History of Property in Troy and Rensselaer County

Tracking the History of Property in Troy and Rensselaer County, New York

Troy is a city with great numbers of historic buildings, including homes as well as industrial, commercial, educational and religious architecture. Clearly identifiable neighborhoods have grown up around these historical buildings that provide a foundation for the development of the neighborhoods. Because of the importance of this historic architecture, property owners, historic preservationists and neighborhood activists have become increasingly interested in the ownership of homes and land in the City of Troy, New York. This brief listing provides a general overview of the most important records for studying property ownership in Troy and Rensselaer County, New York. Some of the records are located at the Rensselaer County Historical Society, while others may be found at the county clerk’s office and elsewhere.
Deeds, etc.: These are found at the Rensselaer County Clerk’s Office, 3rd and Congress Streets, Troy. The County Clerk’s Office, is the central place for all land transactions in Rensselaer County, including maps, mortgages, deeds, foreclosures and other related records.

Leases: Most of Rensselaer County was originally possessed by the Van Rensselaer family (generally all of the county except the city of Troy, village of Lansingburgh, and towns of Pittstown, Hoosick and Schagticoke). There were several thousand tenants, about 3000 in the early 19th century, who leased their lands from the Van Rensselaer “patroons.” Many of the leases, indexed by surname, are in the Manuscripts and Special Collections of the New York State Library. The Van Rensselaer Manor Papers at the State Library also include surveys of property and maps of the manor lands as well as rent books listing tenants and their annual rental payments to the Van Rensselaer family.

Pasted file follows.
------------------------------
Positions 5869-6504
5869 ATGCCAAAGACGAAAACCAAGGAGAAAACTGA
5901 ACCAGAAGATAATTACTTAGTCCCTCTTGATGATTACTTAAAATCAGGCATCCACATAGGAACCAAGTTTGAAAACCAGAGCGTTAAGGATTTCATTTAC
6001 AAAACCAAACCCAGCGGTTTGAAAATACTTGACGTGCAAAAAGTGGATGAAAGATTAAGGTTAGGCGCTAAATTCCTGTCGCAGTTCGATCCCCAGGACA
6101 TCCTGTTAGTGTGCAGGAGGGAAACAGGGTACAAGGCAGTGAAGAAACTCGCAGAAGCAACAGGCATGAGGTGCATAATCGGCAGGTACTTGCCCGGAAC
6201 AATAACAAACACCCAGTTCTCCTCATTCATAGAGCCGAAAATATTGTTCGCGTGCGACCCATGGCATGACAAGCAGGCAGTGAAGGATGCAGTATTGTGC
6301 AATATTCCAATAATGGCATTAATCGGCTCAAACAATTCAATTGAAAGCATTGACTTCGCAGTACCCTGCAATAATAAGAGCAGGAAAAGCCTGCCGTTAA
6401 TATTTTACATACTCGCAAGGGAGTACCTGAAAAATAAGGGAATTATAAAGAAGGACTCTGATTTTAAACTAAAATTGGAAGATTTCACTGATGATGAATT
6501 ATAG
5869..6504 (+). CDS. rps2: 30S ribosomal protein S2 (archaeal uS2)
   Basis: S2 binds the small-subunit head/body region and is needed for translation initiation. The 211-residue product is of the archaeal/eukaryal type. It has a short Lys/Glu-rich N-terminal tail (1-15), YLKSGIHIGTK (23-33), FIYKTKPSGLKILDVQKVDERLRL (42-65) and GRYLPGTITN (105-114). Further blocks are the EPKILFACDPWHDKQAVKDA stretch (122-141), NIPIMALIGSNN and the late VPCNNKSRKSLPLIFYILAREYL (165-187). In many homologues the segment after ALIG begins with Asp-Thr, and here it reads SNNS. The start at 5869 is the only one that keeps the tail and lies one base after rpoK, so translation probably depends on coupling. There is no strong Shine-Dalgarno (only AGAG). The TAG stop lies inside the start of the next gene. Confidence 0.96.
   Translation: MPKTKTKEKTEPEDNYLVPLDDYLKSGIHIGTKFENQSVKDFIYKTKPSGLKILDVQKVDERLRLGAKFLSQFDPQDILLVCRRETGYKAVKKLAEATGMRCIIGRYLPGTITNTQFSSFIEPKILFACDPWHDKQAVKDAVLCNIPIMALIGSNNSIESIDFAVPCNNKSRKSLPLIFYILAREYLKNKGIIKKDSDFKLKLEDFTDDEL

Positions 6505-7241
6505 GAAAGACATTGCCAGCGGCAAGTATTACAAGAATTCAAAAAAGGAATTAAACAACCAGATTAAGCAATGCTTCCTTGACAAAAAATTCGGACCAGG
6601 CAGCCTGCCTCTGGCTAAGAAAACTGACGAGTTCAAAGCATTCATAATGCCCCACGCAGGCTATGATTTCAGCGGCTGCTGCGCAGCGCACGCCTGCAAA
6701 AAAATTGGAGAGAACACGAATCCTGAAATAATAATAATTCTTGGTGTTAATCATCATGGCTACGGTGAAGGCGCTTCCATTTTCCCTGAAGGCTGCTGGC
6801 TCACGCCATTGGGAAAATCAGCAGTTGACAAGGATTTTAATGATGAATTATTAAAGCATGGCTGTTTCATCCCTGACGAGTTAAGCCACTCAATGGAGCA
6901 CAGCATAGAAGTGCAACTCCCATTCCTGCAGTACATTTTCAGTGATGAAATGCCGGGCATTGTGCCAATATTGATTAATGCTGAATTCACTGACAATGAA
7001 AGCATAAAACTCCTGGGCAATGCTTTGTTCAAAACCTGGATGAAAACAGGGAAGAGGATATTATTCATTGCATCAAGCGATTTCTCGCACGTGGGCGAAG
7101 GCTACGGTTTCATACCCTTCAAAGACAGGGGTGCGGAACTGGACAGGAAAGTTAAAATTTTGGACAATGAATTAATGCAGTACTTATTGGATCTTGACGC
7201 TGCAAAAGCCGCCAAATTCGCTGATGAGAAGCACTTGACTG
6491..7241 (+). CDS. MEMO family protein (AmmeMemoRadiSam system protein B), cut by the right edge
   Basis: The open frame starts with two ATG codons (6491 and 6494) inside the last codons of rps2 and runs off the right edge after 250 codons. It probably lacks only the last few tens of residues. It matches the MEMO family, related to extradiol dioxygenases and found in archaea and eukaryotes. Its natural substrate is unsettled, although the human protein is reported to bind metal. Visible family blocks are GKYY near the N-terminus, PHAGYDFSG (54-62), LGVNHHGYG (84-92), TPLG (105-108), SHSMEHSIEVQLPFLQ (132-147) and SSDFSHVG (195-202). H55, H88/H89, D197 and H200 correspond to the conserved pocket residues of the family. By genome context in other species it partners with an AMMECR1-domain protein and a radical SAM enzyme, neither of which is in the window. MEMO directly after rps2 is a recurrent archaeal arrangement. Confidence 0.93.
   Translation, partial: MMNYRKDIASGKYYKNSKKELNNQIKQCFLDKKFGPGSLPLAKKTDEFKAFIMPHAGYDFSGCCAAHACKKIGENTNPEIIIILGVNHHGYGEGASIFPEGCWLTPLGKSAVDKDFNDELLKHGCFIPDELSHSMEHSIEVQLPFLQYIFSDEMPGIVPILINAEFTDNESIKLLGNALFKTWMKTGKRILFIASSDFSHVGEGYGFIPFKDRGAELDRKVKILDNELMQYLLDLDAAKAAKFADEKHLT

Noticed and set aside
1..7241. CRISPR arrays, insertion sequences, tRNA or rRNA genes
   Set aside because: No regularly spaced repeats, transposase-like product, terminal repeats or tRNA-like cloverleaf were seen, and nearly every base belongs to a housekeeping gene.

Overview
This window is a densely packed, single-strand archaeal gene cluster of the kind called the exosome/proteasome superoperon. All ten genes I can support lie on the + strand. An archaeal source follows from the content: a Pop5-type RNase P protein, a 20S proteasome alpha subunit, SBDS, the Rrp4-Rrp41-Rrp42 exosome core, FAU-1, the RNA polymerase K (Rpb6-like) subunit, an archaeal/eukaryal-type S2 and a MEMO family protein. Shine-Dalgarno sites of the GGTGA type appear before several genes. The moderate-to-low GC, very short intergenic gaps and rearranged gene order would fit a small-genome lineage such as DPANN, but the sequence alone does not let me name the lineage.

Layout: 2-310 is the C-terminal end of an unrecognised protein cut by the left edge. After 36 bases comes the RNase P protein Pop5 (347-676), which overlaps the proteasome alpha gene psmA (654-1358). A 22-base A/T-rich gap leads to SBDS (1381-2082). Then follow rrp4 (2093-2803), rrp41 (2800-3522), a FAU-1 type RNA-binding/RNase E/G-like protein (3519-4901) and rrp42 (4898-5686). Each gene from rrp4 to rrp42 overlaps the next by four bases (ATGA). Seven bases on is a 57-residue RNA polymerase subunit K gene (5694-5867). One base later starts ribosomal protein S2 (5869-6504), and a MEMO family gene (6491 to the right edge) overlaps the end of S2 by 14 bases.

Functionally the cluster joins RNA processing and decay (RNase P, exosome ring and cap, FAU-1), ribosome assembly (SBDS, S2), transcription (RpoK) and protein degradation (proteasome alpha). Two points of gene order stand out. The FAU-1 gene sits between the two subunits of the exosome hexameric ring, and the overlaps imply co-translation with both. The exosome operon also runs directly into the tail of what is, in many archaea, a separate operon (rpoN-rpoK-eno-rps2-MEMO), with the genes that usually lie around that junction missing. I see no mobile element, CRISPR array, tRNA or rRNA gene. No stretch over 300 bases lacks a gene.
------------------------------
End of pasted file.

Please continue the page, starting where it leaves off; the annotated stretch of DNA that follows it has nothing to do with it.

Title Searches: There are numerous companies in the Capital District, including some in Troy, that do title searches of property. RCHS has the Charles Cohen Collection that consists of title search files for property in Troy and Rensselaer County that were done in the late 20th century. This collection is partially indexed.

City Directories: City directories for Troy from 1832 to 1999 are available in the RCHS library. The city directories include a wide range of information including names of government officials, advertisements of businesses, and other data about the city. The major portion of a city directory is the list of residents, with their addresses and usually with their occupations noted, in the city for each year. The directories may be searched by name only through 1914. Beginning in 1915, the directory also includes a House Directory that allows searching by street address as well as name. Beginning about 1860, Lansingburgh, West Troy (i.e. Watervliet), Cohoes, Waterford and Green Island began to be included in the Troy directories. The City of Rensselaer is included in the Albany city directories.

Surrogate’s Court Records: The records of the Surrogate’s Court have been microfilmed and are available on microfilm at the County Clerk’s Office. The original paper records for 1791 to 1916 are in the collections of RCHS and are indexed by surname in an automated database available only at RCHS. These files may have a small or great amount of information depending upon various factors. A typical file may contain a deceased person’s will, an inventory of the estate of the deceased, letters of administration given to executors (often children or other relatives of the deceased) responsible for the estate and other legal documents with family names and information with potential value for tracing the history of a family, estate or house.